In an “all show, no action” press release the FAA said today that recent incidents where unmanned aircraft systems (UAS), also known as “drones,” interfered with manned aircraft involved in wild land firefighting operations. The U.S. Department of Transportation’s Federal Aviation Administration (FAA) is supporting a U.S. Department of the Interior and U.S. Forest Service message to drone operators: If you fly; we can’t.
What is it going to take – a commercial airliner knocked out of the sky by a drone that was sucked into a jet engine before the FAA exercises its right to actually controlling national airspace? Already drones have been reported on the approaches to dozens upon dozens of large airports, including LAX – Los Angeles. It’s just a question of time before disaster happens.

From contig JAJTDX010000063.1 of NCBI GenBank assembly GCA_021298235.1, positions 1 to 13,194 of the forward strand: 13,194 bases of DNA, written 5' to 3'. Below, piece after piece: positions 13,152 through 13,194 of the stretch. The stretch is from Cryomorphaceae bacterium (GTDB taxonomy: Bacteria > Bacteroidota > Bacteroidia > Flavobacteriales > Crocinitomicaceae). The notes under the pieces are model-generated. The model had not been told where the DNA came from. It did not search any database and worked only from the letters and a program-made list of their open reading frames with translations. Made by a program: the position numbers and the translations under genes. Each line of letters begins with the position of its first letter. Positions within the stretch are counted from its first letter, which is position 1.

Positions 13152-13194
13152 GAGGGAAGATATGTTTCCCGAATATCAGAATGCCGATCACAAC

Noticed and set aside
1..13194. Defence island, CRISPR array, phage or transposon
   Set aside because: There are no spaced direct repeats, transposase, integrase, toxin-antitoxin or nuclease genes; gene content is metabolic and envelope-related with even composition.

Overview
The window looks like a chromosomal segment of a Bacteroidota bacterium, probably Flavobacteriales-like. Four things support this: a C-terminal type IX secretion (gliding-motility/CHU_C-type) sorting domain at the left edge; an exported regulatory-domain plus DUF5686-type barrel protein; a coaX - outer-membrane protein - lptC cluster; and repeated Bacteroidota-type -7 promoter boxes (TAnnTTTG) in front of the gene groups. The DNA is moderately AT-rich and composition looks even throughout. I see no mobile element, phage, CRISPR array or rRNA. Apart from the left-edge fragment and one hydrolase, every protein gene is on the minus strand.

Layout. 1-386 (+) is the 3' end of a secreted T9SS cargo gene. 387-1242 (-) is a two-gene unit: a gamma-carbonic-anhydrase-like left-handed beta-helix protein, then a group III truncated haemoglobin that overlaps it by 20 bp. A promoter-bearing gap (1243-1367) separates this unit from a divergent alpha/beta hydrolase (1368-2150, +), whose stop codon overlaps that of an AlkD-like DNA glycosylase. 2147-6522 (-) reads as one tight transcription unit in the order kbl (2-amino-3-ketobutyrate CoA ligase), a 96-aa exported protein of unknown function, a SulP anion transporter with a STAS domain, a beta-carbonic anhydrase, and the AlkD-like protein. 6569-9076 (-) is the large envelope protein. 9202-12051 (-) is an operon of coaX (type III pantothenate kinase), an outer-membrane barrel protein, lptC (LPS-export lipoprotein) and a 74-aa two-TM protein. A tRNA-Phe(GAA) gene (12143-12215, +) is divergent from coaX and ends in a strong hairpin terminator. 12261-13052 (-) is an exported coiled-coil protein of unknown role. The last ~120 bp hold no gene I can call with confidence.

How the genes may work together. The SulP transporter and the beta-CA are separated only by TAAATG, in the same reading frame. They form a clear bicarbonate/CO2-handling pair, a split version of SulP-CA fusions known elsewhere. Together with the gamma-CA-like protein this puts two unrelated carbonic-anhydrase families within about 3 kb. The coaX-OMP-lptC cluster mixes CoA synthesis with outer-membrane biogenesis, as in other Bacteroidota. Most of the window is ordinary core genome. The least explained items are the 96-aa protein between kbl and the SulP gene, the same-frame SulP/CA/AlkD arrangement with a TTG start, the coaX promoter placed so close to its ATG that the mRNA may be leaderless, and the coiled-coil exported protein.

“Flying a drone near aerial firefighting aircraft doesn’t just pose a hazard to the pilots,” said U.S. Transportation Secretary Anthony Foxx. “When aircraft are grounded because an unmanned aircraft is in the vicinity, lives are put at greater risk.”
Really – so what are you doing about it?
While a so-called temporary flight restriction (TFR) is put in place around wildfires to protect firefighting aircraft, the unlicensed, unregulated drones are now routinely violating the order. No one other than the agencies involved in the firefighting effort can fly any manned or unmanned aircraft in such a TFR. Yet there is no enforcement.
Anyone who violates a TFR and endangers the safety of manned aircraft could be subject to civil and/or criminal penalties, although not one enforcement case to AutoInformed’s knowledge has been pursued. Even if there is no TFR, operating a UAS could still pose a hazard to firefighting aircraft and would violate Federal Aviation Regulations.
It is time to clean up this mess. Drones should be registered as small aircraft, have transponders aboard and the operator should have a pilot’s license.